Dispute Settlement Facility (DSF)

The RSPO Complaints System enables stakeholders to address complaints against an RSPO Member who has allegedly breached the RSPO Principles and Criteria (P&C), Code of Conduct, or other key documents.

The Dispute Settlement Facility (DSF) is a part of the RSPO Complaints System. It offers complainants, RSPO Members, and relevant stakeholders who are involved in a complaint, the opportunity to resolve these matters through mutually agreed terms, with the help of DSF Mediation.

DSF Mediation requires parties to mutually agree on an independent mediator to facilitate negotiations in a structured process.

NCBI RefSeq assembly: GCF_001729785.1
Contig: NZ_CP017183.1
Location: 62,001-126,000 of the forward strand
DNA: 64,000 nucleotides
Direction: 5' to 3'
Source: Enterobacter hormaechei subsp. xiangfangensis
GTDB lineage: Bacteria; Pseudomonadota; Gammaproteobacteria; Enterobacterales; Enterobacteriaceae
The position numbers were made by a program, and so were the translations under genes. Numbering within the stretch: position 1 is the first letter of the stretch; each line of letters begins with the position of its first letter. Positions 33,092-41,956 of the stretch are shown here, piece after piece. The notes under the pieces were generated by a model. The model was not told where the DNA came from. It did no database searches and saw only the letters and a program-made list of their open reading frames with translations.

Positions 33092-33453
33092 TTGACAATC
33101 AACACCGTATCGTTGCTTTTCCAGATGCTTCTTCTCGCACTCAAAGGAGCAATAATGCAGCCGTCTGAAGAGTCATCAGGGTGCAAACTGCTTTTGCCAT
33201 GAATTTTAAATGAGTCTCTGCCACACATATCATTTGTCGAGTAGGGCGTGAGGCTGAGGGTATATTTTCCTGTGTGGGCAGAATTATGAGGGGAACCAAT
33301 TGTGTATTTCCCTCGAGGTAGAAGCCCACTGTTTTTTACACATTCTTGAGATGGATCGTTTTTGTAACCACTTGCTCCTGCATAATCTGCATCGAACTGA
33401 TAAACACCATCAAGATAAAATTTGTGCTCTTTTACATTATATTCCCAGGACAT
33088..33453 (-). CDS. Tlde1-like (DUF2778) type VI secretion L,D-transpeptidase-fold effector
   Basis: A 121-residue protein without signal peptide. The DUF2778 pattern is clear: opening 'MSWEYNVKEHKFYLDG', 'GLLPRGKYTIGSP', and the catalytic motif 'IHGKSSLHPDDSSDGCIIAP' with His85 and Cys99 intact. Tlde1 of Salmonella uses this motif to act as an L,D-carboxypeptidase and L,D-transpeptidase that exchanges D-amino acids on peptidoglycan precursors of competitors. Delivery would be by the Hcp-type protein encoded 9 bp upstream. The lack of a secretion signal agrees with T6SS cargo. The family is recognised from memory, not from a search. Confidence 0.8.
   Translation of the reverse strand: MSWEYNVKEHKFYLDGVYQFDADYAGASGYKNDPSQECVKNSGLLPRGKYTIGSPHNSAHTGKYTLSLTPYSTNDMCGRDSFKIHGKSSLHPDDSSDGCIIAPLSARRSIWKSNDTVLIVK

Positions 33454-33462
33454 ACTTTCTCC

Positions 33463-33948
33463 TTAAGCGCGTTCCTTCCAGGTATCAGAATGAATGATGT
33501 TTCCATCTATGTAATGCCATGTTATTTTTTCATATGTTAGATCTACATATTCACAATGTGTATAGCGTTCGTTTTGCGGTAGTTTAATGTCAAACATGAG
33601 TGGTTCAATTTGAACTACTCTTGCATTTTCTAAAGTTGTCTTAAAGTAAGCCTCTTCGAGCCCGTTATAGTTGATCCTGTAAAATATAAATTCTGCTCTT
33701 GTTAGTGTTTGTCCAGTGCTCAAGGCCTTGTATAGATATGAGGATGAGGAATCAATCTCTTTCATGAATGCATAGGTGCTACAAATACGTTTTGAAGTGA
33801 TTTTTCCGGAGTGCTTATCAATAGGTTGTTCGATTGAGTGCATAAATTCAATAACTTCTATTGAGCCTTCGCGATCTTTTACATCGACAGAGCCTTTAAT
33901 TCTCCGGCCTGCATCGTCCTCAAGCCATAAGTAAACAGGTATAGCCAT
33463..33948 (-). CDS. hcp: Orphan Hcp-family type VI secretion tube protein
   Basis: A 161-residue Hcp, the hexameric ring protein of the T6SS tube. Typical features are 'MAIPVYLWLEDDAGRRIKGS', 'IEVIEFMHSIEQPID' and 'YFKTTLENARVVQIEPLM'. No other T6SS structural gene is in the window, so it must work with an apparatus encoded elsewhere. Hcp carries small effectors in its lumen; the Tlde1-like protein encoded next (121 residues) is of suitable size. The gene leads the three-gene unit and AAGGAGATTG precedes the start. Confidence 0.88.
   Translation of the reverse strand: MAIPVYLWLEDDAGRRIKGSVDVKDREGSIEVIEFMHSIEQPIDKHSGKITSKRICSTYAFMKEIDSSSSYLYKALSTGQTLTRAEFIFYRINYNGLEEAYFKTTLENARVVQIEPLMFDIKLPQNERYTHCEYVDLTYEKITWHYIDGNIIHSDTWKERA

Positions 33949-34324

The process of DSF Mediation

Voluntary participation

DSF Mediation can only be accessed if both disputing parties mutually agree to engage in the process.


No information shared during the mediation process will be disclosed without the consent of all parties.

Independent and impartial

The decision-making authority rests entirely with the parties. DSF Mediation does not impose any judgement or decision on either party.

DSF Mediation Process

If funds are needed for mediation

Parties without sufficient funds may put in a request to the Secretariat for financial assistance to participate in the mediation process.

Financial assistance may include, but is not limited to, covering the fees of the appointed mediators/technical experts and related costs on behalf of the parties.

The primary aim of the financial assistance is to ensure that parties are able to co-own the mediation process.



DSF Advisers